Barcomb v. General Motors LLC, No. 19-1350 (8th Cir. 2020)

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Justia Opinion Summary

Plaintiff filed suit alleging that he was wrongfully fired from GM under both federal and state law because he reported safety issues with the manufacturing process at the plant in Wentzville, Arkansas. The district court granted summary judgment in favor of GM on the retaliatory discharge claim under section 31307 of the Moving Ahead for Progress in the 21st Century Act (MAP-21) and granted costs to GM under Federal Rule of Civil Procedure 54(d).

The Eighth Circuit held that plaintiff's complaints about the quality control processes in a manufacturing plant are not information related to a motor vehicle defect, and thus he did not engage in protected activity under MAP-21. The court also held that the district court did not err in deciding to grant costs, and did not abuse its discretion by awarding both the costs of stenographic and video deposition services. The court reversed the district court's award of $76.50 for the postage and shipping costs, and otherwise affirmed the judgment.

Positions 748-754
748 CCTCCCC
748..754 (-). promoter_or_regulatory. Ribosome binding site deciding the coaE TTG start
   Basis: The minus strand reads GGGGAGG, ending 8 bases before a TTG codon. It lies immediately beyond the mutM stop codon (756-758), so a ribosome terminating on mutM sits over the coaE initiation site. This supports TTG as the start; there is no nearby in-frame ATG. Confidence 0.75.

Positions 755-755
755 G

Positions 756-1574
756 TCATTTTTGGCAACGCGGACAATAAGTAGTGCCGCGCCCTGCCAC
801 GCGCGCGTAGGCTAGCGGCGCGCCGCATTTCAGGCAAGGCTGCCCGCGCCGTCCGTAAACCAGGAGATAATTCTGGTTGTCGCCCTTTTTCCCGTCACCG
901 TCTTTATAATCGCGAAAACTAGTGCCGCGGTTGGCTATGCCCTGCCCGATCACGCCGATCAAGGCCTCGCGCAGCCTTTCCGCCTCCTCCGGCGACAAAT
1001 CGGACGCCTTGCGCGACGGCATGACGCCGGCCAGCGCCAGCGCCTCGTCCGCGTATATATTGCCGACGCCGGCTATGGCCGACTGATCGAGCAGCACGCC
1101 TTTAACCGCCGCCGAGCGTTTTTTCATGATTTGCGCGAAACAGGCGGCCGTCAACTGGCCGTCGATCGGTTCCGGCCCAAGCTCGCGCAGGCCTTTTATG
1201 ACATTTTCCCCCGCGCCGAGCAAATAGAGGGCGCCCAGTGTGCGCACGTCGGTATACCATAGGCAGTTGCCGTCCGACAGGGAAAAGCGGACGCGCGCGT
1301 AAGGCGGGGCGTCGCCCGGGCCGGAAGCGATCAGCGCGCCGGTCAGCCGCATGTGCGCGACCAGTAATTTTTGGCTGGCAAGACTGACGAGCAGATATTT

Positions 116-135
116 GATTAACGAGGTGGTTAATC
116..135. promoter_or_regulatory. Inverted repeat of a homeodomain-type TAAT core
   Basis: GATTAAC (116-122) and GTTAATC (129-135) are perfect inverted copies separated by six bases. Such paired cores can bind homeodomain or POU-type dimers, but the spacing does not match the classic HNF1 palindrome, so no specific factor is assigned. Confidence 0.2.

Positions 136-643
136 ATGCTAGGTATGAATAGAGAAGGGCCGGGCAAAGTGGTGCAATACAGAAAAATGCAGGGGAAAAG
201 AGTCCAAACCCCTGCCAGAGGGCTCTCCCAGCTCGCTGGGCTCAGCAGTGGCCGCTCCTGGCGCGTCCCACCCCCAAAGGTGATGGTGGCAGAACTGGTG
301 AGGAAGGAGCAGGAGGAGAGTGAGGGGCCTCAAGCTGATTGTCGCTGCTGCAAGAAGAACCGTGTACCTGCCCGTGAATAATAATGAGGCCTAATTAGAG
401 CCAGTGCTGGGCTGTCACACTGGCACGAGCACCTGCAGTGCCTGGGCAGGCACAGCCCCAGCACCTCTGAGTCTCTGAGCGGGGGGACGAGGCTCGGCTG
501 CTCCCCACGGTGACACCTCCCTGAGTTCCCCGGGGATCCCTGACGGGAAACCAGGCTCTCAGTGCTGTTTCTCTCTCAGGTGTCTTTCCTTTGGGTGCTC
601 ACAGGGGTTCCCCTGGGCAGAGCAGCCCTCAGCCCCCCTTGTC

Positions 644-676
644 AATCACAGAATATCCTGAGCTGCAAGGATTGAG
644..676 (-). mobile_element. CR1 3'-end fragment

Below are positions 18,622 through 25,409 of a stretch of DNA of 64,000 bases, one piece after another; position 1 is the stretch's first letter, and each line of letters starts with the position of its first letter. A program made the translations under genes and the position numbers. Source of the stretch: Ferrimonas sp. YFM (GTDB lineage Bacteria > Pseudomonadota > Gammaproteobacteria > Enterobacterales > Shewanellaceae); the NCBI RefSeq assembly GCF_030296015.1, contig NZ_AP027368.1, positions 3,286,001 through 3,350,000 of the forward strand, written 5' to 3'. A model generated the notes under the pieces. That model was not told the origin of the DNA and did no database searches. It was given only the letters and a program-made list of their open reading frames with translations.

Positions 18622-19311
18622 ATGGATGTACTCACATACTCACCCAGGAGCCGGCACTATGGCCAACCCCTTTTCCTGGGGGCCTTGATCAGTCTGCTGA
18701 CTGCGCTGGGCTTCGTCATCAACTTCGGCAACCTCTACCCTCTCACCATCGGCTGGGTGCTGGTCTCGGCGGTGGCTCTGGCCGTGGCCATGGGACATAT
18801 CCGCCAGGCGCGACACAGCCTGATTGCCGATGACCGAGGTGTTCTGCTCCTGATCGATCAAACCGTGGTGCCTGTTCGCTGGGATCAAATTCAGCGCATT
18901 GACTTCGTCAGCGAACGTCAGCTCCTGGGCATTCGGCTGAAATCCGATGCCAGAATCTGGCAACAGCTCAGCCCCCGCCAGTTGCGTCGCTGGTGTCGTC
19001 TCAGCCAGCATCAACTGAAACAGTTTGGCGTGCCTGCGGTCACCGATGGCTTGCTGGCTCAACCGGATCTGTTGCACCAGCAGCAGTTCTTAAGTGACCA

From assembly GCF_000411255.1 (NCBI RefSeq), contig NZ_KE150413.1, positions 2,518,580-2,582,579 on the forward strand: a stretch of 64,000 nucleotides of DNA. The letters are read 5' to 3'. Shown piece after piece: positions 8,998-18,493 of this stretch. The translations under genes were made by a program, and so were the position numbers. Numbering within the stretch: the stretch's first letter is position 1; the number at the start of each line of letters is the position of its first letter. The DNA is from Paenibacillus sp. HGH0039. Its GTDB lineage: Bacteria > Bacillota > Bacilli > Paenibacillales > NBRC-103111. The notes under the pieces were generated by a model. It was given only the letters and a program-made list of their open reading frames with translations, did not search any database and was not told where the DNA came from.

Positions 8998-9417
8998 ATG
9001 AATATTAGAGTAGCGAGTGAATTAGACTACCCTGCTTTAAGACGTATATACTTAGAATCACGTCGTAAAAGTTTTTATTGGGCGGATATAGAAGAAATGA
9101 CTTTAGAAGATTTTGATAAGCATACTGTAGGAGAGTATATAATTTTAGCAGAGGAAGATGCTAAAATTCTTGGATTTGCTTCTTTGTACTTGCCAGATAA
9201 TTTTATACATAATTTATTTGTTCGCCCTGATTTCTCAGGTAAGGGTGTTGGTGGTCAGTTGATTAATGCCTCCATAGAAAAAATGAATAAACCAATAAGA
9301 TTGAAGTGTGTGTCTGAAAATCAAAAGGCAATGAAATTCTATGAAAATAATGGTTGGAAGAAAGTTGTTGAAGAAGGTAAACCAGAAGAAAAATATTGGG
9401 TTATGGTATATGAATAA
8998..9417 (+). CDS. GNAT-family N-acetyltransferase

Court Description: [Kobes, Author, with Melloy and Erickson, Circuit Judges] Civil case - Employment law. In an action alleging GM violated the Moving Ahead for Progress in the 21st Century Act by retaliating against plaintiff for alerting management to motor vehicle defects falsely reported and/or confirmed as repaired, the district court did not err in granting GM summary judgment as plaintiff's complaint about the quality control processes in a manufacturing plant are not information related to a motor vehicle defect and he did not, therefore, engage in activity protected under the statute; no error in awarding GM's costs (with the exception of some postage and shipping costs GM concedes were erroneously awarded). Judge Melloy, concurring in part and dissenting in part.